Ridgill, who was convicted in 1998 for preparing false returns, also agreed to be barred for life from aiding or assisting in the preparation of federal income tax returns for anyone other than himself and his legal spouse. A federal judge rejected Ridgill’s plea for leniency, finding that he had shown an egregious disregard for the tax laws.

According to the plea agreement, from 2010 through 2012, Ridgill prepared federal returns for clients claiming false or inflated income refunds based on false deductions, including phony losses from the sale of business property, Schedule E losses, mortgage interest deductions or false mortgage points. Tax losses exceeded $400,000.

Ridgill was ordered to pay $357,477 in restitution to the IRS. The government argued Ridgill’s assets were more than sufficient to pay the ordered restitution, including a home in Whittier and a vacation property in Truckee, Calif.

West Hartford, Conn.: Preparer Hai T. Le, 44, has been sentenced to 10 days of imprisonment, three years of supervised release and 240 hours of community service, and been ordered to pay full restitution to the U.S. Treasury for filing false tax returns.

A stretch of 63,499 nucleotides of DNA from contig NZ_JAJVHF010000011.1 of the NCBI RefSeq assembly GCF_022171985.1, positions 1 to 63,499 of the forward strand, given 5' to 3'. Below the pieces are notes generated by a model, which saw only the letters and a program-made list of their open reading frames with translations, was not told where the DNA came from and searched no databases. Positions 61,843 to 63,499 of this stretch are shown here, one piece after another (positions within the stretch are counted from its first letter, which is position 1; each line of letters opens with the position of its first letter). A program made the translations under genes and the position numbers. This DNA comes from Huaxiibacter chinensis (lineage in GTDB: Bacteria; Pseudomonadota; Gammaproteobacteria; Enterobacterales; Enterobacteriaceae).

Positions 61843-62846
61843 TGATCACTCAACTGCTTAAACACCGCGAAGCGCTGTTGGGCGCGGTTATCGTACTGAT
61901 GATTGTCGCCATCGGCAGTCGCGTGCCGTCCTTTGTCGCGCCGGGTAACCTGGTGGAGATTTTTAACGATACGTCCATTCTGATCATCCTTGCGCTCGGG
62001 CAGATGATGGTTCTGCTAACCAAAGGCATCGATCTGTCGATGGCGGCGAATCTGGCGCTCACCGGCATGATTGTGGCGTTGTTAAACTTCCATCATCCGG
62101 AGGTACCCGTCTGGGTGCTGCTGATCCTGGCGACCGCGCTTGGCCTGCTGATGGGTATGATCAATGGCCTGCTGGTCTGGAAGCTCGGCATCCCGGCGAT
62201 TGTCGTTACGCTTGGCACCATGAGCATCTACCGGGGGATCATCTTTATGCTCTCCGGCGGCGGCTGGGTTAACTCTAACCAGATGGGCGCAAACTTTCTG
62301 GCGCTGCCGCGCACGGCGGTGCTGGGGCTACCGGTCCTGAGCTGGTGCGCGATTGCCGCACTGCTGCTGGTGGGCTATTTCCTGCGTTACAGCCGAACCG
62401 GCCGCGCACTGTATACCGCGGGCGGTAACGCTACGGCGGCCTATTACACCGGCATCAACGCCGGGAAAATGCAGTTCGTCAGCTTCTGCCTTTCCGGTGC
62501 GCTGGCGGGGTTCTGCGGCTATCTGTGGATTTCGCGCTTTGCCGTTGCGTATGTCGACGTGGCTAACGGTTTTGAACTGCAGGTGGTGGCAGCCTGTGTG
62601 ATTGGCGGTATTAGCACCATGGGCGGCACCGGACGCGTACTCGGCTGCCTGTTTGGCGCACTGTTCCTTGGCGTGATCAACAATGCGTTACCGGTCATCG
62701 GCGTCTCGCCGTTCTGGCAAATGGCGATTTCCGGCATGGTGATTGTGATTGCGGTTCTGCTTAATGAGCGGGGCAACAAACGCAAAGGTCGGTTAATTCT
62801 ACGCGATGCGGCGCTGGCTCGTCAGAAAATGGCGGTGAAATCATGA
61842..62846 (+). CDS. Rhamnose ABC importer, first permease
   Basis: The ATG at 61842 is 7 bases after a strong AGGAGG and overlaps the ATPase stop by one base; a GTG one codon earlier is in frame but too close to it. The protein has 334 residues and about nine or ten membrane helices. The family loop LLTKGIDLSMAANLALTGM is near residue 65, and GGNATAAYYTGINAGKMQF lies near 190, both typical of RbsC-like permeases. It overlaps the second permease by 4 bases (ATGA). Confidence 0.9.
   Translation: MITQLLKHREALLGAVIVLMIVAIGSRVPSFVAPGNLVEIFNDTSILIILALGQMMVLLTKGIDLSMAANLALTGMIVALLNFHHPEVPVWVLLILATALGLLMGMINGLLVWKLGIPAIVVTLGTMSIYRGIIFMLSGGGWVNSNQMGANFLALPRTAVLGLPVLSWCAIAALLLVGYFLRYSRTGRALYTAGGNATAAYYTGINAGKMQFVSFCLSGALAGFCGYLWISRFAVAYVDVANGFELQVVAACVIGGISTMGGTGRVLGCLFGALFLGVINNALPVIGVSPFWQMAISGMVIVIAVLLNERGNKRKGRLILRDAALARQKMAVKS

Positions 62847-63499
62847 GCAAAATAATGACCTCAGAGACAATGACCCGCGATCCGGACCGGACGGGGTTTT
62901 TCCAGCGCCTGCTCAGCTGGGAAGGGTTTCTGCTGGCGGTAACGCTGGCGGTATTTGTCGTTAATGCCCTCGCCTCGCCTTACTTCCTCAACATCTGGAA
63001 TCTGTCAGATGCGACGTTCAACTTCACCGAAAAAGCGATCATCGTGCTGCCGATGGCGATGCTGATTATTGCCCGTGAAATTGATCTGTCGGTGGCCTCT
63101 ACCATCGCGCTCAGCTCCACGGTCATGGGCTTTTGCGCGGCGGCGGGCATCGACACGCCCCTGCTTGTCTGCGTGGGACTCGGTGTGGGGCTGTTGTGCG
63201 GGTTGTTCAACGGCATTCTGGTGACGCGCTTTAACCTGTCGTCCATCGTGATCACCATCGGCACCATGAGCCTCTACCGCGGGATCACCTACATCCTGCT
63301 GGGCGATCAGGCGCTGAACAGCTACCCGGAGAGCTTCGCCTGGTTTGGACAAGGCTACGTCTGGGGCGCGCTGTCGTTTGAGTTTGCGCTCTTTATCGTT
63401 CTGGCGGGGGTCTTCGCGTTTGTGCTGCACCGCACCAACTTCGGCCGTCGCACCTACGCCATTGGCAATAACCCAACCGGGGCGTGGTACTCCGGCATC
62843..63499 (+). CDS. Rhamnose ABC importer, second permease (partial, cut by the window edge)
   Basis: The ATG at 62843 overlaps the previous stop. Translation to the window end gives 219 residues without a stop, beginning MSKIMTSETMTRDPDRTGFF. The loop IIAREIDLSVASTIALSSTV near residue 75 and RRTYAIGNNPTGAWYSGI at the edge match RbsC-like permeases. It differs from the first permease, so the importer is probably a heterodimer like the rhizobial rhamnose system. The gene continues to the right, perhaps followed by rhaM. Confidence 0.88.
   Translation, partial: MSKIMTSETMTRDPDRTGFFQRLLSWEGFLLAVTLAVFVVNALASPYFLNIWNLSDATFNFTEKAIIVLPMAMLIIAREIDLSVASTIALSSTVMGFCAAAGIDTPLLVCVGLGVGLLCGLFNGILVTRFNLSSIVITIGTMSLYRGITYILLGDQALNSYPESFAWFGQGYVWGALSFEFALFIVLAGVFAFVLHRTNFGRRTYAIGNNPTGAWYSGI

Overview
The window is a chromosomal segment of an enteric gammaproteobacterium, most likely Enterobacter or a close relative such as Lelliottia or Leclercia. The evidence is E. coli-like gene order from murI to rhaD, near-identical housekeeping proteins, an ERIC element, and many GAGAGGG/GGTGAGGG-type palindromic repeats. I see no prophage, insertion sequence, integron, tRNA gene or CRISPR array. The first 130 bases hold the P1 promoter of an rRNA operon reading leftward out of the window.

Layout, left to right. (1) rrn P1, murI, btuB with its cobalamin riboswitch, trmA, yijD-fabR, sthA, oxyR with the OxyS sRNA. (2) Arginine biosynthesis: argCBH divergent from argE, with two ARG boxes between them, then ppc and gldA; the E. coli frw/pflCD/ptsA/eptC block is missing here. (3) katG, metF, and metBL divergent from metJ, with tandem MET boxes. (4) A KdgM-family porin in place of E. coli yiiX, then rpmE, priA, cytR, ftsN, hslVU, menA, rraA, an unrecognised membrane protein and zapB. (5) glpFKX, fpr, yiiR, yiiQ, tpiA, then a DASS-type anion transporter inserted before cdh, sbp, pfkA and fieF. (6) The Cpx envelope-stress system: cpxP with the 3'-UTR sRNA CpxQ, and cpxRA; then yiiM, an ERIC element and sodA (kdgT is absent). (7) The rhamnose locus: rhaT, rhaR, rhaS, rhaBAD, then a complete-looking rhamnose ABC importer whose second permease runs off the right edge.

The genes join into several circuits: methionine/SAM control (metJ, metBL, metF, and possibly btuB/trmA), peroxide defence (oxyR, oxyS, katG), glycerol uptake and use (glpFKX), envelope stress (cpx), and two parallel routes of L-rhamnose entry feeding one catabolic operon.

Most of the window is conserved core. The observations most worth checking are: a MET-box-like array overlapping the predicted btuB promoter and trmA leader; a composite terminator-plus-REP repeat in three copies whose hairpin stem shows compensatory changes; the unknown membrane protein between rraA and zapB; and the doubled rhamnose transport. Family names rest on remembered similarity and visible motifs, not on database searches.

According to court documents and statements, Le, who previously pleaded guilty, prepared federal returns for individuals in his community, many of whom were family or friends. Le typically asked clients to provide him their prior returns, purportedly so that he could verify relevant information.

Le prepared the current-year return, but also made and kept copies of the prior returns. After some clients received the current year’s refund, Le used the prior returns to prepare false amended returns purportedly on behalf of his clients.

The amended returns included false information, including unwarranted residential energy credits, education credits, and tuition and fees deductions to inflate phony additional refunds. Unknown to his clients, Le filed the amended returns with the IRS and included his own residence as the return address. In most cases, the IRS sent a refund check to the listed address and Le then endorsed his client’s name and his own on the reverse of the check to make it appear that the check had been signed over to him. He then deposited the check into one of his bank accounts.